But only the first time they have tried it, and the first time they have ever been in the company of others who have lost their conscience inhibitions, and they have never seen videos of drunken hooligans or heard stories of what can happen.

annep1 Thu 29-Aug-19 11:18:05

Well it definitely does reduce inhibitions in a lot of people.

Sometimes I think the world would be a better place without alcohol.
It wrecks families and is the cause of so much crime.

M0nica Thu 29-Aug-19 11:03:53

Alcohol does not reveal the 'real' person in anybody. All it does is reduce natural inhibitons in everyone, so that they do and say things that they have the wisdom to keep to themselves when sober.

Anniebach Thu 29-Aug-19 10:59:48

To say alcohol allows the real person to emerge is not true of all who drink.

McGilchrist41 Thu 29-Aug-19 10:58:06

Many criminals take the alcohol to give them the confidence to commit the crime and it is a deliberate act and definitely not an excuse.

annep1 Thu 29-Aug-19 10:55:42

I think the sentence should be hiked for drunkenness but not alcoholism. But treatment should be part of the sentence for alcoholics.

M0nica Thu 29-Aug-19 10:48:53

I see no reason at all why an alcoholic should be treated more leniently than any other person who commits a crime when drunk.

The extra punishment they get may be just the trigger they need to make an effort to break the pattern. In addition an extra period of community service or prison will give thse ble to help them longer to do so.

Nonnie Thu 29-Aug-19 10:23:58

I think Doodle has made a valid point. It has to be different for an addict, they need help. I don't believe anyone chooses to be an addict, they surely all think they can handle it in the first instance. No, I don't understand how it works, I have a very low alcohol threshold so it couldn't happen to me!

Normal drunkenness should of course be punished in a way to make the person learn from their actions.

EllanVannin Thu 29-Aug-19 09:52:14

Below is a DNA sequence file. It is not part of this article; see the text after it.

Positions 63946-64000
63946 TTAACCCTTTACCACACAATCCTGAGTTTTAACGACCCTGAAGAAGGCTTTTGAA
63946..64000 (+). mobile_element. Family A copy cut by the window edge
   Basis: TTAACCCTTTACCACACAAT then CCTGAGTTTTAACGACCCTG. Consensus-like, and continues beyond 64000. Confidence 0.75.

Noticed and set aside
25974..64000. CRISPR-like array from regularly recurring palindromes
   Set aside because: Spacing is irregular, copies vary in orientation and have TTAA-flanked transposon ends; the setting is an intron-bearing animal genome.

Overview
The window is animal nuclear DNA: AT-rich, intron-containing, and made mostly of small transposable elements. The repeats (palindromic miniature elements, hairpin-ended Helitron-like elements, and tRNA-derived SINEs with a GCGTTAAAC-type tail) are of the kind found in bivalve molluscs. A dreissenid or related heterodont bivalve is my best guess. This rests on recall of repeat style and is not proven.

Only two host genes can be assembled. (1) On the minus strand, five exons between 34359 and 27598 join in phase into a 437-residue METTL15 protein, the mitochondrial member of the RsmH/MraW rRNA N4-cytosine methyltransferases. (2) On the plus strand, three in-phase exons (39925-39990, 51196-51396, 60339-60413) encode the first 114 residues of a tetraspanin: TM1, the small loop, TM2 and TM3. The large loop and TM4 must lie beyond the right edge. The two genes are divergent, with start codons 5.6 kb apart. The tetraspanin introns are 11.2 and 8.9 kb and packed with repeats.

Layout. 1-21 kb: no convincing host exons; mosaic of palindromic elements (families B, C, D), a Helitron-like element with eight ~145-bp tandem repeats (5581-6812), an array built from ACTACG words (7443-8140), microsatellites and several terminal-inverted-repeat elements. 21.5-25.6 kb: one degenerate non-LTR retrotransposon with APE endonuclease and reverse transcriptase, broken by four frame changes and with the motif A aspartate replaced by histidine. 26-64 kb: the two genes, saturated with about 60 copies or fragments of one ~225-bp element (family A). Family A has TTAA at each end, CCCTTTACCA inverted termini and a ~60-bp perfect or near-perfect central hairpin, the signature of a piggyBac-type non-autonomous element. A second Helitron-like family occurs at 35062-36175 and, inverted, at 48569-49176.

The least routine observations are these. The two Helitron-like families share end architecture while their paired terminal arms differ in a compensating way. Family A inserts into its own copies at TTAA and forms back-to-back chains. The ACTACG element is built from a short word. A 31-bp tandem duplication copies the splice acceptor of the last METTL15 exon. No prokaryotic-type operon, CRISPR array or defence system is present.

Yes, annpl, alcoholics are more often than not registered as such.
It's the wanton damage /crimes committed by those who use alcohol as a trigger for their crime who I have no time/sympathy for. They're just yobs, purely and simply.Pests

annep1 Thu 29-Aug-19 09:18:55

People are aware of the effects of alcohol. Sentence should be hiked imo for those under the influence.

Alcoholism is a more difficult issue.

Anniebach Thu 29-Aug-19 08:28:51

Alchol if an addiction does change who you are,

aggie Thu 29-Aug-19 08:20:03

Good point Becket

Willynilly Thu 29-Aug-19 08:18:31

Alcohol is considered both aggravating and mitigating for the purposes of sentencing, depending on the offender, the type of offence and the circumstances of its commission.

Beckett Thu 29-Aug-19 08:16:06

I get annoyed when someone who has committed a crime says they only did it because they were drunk. Alcohol does not change who you are, it merely removes inhibitions which allows the real person to emerge.

MissAdventure Wed 28-Aug-19 23:35:42

My friends ex husband literally fell out of his work van and into a heap on the floor when a policeman stopped him.
His excuse?
"I was drunk".

Doodledog Wed 28-Aug-19 23:20:30

I don't think it should necessarily be a mitigating factor; but I do think that someone with addiction problems should be helped to get over them. Not always instead of punishment, but sometimes as part of them.

In the case of a serious crime, with victims who have been hurt, then the detox should happen in jail (with medical supervision); but if not, then I think a community sentence with compulsory therapy is more appropriate.

From what I understand, a lot of people who go to jail with no addiction problems come out addicted, so it will presumably be worse for those who are already on drugs or alcoholic.

I think that it shouldn't be the case that an addict is given a more lenient sentence than a non-addict committing the same crime; but addiction should be taken into consideration and treated (as far as possible) to prevent recidivism.

rafichagran Tue 20-Aug-19 22:58:38

Agree,not a mitigating factor.